Girl from the North Country

Conor McPherson, music and lyrics by Bob Dylan
Old Vic Theatre

Arinze Kene (Joe Scott) Credit: Manuel Harlan
Shirley Henderson (Elizabeth Laine) and Sam Reid (Gene Laine) Credit: Manuel Harlan
Company of Girl From The North Country Credit: Manuel Harlan

Esteemed Irish playwright Conor McPherson goes to some trouble to differentiate The Girl from the North Country from that much derided form the juke-box musical.

Frankly, that is neither his style nor that of Bob Dylan, who supplies the music around which this intricately plotted tale is carefully and intelligently woven.

The story unfolds in a rundown Duluth, Minnesota boarding house in 1934 at the heart of the Depression. While the music gives much of the atmosphere, credit should be paid to designer Rae Smith for completing the job.

As such, we are firmly in the territory of playwrights such as Eugene O'Neill and Tennessee Williams (the son of the house is a wannabe writer with a drink problem). However, it is probably at least as close to the worlds created by novelists John Steinbeck and Harper Lee with poverty and racism major themes along with the lot of women in a man’s world.

That should give a good feel for the collection of losers brought together by multiple misfortunes and universal financial disaster.

Ciarán Hinds plays host Nick Laine, a man saddled with not only the drunken son, Sam Reid’s Gene, and Sheila Atim’s Marianne, a black adoptive daughter who is pregnant by an unknown drifter, but a demented wife. Shirley Henderson plays Elizabeth, who periodically emerges from her daze to enjoy periodic lucid and insightful moments, accompanied by an unforgettable voice that gives vibrancy to otherwise depressing Dylan lyrics.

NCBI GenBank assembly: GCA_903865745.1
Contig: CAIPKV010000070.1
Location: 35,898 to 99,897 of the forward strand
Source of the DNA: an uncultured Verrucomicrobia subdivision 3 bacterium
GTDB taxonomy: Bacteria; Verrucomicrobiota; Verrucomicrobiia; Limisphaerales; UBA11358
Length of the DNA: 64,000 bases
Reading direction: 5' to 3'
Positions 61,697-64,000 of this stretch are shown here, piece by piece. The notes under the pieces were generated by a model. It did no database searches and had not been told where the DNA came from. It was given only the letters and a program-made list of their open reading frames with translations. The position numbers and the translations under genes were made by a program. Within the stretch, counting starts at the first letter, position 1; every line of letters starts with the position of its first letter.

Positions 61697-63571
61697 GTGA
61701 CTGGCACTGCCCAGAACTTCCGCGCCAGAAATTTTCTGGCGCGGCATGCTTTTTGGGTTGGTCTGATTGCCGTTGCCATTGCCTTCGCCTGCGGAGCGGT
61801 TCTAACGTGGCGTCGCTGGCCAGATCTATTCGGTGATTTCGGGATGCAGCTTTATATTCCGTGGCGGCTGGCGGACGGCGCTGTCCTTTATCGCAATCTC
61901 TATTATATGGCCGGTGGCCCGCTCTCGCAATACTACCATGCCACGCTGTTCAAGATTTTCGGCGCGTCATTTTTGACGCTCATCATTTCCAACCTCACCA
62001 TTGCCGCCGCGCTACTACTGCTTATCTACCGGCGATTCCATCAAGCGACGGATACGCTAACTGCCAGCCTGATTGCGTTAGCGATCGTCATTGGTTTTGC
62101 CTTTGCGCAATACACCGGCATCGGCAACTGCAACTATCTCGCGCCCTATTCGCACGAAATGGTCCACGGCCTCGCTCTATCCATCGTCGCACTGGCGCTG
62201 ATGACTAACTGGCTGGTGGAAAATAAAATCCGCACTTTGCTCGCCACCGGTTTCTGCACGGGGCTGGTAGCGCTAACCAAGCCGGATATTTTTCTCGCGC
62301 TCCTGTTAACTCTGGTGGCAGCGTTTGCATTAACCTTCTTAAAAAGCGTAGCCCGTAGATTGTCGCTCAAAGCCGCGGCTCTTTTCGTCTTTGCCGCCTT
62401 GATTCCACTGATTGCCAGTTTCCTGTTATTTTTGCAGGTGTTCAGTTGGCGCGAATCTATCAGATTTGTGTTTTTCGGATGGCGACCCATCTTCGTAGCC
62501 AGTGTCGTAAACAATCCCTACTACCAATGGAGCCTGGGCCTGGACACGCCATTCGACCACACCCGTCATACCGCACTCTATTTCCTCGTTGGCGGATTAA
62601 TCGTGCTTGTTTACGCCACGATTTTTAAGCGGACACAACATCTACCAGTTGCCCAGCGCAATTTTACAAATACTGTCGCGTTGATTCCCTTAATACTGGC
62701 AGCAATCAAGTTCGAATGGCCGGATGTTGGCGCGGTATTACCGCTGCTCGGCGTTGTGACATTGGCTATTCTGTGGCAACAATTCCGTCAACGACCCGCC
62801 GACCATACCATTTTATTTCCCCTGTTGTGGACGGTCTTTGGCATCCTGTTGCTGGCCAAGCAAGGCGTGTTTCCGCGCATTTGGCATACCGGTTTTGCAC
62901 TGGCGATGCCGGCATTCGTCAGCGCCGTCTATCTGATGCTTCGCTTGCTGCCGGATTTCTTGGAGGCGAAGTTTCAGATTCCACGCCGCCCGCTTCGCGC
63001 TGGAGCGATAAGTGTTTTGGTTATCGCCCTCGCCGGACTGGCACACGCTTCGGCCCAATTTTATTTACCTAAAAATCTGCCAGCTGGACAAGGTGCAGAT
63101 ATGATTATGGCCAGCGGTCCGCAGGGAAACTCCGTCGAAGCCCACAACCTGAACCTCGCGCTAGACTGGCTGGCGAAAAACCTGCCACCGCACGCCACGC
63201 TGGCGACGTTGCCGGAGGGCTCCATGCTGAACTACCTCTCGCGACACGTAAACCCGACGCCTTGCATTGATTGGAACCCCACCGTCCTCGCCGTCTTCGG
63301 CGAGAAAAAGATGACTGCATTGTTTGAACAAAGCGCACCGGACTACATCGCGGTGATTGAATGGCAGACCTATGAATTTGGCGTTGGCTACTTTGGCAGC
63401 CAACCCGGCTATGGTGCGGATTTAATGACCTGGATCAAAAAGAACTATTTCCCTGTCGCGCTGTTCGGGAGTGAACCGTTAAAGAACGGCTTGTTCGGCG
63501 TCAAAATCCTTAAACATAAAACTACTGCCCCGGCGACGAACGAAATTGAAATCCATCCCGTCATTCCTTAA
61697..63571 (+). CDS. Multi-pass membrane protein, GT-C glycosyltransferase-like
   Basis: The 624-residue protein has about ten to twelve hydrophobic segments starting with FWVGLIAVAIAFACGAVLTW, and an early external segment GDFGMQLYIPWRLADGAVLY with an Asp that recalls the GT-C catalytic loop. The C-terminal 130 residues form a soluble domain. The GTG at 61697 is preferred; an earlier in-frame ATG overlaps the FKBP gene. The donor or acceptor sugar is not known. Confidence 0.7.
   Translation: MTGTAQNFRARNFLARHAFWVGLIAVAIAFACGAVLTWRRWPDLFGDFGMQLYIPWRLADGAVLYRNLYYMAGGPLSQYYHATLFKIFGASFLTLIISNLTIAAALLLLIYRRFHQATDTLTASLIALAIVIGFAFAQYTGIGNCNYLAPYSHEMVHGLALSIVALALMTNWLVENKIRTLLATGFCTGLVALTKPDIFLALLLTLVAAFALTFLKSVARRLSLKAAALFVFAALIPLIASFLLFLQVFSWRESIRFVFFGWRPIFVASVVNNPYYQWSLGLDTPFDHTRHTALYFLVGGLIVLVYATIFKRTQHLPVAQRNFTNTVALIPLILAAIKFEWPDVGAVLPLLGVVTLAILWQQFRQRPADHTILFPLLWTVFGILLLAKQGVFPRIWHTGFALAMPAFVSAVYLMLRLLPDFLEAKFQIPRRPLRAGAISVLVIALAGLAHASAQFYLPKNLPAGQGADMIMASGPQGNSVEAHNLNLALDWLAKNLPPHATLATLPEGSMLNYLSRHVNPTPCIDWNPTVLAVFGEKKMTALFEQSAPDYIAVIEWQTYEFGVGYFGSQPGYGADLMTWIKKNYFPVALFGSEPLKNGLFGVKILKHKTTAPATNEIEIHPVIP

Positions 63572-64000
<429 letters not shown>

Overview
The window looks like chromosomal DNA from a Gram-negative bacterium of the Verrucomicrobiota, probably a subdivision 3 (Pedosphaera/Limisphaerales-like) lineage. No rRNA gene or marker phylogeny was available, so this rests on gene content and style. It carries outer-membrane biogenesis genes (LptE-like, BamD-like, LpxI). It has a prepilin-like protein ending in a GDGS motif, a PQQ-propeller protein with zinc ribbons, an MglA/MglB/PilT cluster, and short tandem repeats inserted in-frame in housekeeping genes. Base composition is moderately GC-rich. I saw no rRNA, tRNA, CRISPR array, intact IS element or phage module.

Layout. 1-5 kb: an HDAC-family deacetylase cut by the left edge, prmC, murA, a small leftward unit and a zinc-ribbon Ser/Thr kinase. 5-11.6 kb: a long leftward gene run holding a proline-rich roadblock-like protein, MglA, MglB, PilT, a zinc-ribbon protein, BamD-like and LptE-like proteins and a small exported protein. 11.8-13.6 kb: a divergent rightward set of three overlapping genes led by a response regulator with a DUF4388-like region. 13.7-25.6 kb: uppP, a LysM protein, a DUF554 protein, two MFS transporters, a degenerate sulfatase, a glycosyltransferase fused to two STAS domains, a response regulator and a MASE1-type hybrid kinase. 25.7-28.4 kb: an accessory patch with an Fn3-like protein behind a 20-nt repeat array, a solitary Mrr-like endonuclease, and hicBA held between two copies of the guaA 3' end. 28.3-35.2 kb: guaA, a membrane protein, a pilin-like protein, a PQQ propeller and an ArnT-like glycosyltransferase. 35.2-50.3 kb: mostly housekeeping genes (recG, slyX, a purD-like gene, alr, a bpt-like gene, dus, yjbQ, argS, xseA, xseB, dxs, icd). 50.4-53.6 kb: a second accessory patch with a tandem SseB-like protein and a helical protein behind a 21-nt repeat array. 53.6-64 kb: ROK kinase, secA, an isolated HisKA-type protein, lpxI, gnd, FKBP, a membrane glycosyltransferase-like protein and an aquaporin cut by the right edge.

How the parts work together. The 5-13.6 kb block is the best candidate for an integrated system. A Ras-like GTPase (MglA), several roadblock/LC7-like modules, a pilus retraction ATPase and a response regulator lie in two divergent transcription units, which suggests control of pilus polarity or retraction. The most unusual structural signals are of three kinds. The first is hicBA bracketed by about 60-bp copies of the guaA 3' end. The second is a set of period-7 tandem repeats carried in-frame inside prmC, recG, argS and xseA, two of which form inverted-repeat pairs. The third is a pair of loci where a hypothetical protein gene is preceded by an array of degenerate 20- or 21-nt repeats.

Neither a failing business nor passionless affair with one of the punters helps Nick much, while trying to palm off pregnant Marianne onto Jim Norton’s shopkeeper Mr Perry, fully 50 years her senior, smacks of sad desperation, although hope comes along in the pugilistic shape of Arinzé Kene, tunefully playing Joe.

The guests are a rum bunch to say the least. There is a narrator-Doctor played by Ron Cook, another fine singer Debbie Kurup as a widow awaiting an inheritance that seems destined to elude her, a family with a grown-up idiot son, a boxer and preacher who are not quite what they seem and other random nobodies whose purpose in life is to sing and dance, as required.

What all have in common is the smell of failure and a barrel-load of secrets, none savoury. Even honest Nick has a skeleton from childhood that still haunts him and eventually infects Elizabeth too.

For most theatres, an elegiac and deeply moving tale, written and directed by a leading playwright, would be enough. However, the Old Vic has gone several steps further, enhancing the story with a selection of 22 songs written by Bob Dylan across a period of almost 50 years and given a thoughtful makeover by Simon Hale. Indeed, so wonderful are the songs and performances that the producer should seriously consider a cast album.

There is no doubt that The Girl from the North Country would have been an instant hit thanks to the credentials of its creative team. In fact, the quality of this haunting and intoxicating 2½-hour play with music is so high that someone must already be setting up a lucrative grey market for tickets on the Internet.

Reviewer: Philip Fisher

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